Do you often suffer from troubling pain in your lower back? If yes, we’d like to tell you that you’re not alone. In fact, according to the Centers for Disease Control and Prevention (CDC), as many as 25% of Americans regularly visit a doctor for lower back pain.
There are many causes that can trigger shooting pain in the lower part of your back. Underlying problems in the bones, muscles, joints, nerves, or ligaments in your back may cause or add to the pain.
And while the primary reasons for lingering backache are often assumed to be aging, obesity, or overexertion, we’re pretty sure that you’d be stumped on discovering that constipation also plays a part in heightening it.
It’s true! Studies have shown that constipation causes lower back pain, and in this post, we’ve resolved to help you deal with the causes and solutions for it.
What exactly is constipation?
A person is said to be “constipated” when he/she has three or less than three bowel movements per week. Constipation can cause the stool to be very dry and hard to pass. It also causes the intestines to swell due to fecal matter retention and causes pain in both the abdomen and the back.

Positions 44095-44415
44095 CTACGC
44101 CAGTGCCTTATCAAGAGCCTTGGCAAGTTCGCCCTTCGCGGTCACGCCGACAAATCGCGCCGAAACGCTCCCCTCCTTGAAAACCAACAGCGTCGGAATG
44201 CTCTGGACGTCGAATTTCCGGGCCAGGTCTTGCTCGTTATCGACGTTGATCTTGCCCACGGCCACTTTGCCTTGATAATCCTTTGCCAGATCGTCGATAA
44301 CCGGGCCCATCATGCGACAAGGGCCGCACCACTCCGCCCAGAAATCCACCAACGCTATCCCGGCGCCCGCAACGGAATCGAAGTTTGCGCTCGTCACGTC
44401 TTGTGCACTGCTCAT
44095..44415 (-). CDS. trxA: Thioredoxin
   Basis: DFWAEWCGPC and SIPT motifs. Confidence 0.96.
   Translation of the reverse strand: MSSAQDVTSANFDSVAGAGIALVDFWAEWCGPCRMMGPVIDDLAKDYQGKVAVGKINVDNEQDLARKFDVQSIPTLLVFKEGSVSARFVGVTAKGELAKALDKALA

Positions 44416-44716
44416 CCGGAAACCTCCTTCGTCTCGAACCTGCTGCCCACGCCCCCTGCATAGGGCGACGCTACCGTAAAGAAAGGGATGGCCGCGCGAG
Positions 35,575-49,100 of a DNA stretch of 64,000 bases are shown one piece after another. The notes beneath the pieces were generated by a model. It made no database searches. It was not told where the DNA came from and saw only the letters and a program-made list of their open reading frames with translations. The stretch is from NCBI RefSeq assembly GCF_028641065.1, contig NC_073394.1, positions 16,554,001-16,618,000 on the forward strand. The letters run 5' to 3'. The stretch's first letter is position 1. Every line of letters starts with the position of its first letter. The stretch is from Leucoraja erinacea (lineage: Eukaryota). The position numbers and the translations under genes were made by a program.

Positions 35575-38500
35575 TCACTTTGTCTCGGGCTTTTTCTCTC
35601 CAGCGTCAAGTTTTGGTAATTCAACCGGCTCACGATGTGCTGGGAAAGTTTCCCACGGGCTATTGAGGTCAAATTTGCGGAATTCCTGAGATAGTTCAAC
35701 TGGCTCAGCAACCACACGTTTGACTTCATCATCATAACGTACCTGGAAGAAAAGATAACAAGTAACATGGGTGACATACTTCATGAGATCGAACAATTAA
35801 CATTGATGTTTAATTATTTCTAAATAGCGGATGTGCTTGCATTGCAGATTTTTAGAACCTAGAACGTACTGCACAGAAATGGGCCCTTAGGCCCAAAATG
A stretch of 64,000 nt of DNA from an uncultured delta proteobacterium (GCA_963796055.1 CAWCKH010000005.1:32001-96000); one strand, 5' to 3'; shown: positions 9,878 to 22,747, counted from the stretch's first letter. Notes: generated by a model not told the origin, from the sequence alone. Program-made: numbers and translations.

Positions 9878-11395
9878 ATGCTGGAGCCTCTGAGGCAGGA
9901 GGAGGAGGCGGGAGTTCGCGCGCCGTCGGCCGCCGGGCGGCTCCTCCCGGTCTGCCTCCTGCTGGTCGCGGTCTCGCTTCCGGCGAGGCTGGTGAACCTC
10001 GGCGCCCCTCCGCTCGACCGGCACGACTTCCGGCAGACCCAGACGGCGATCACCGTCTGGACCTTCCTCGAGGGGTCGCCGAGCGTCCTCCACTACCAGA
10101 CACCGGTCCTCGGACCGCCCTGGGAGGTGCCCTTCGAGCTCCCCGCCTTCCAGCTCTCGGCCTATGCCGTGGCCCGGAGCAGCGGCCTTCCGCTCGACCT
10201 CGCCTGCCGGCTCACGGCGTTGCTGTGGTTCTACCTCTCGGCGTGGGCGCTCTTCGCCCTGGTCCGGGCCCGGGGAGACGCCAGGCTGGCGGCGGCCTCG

Now coming to the relation between constipation and lower back pain – if you already suffer from back pain regularly, constipation can make it worse. Pushing too hard to pass bowel can trigger the pain too.
What’s more, according to the U.S. Pain Foundation, it’s also possible that the prescription medications you take to treat your back pain can cause constipation. So the relation is pretty much two-way.
Here’s what you can do to overcome the issue
According to Icahn School of Medicine’s assistant professor, Elena Maser, regular constipation can be prevented with:
- More fiber intake
Low-fiber diets often lead to constipation and resultant lower back pain. According to the Academy of Nutrition and Dietetics, women should intake at least 25 gms of fiber per day, while men should consume 38 gms. It’s suggested that you eat more fruits, vegetables, whole grains, and beans and avoid processed foods, chips, and cookies as much as you can.
- More water consumption
Constipation can be caused or worsened by not drinking enough water, and this can lead to low back pain. Drinking at least eight glasses of water per day can help stools move more easily. Staying hydrated also aids in the removal of toxins from your body while supplying your muscles with the oxygen and nutrients they need to function properly.
- Physical movement
Regular physical movement can help improve muscle activity in your intestines. It also reinforces the muscles of your back and abdomen, which will eventually help relieve lower back pain. If you’re in pain, engage in mild physical activities such as walking, swimming, or yoga.
The first step is to identify the cause of your constipation and make changes to your diet and exercise routine accordingly. If, however, you notice blood in your stool or sudden losing of weight, consult your doctor immediately.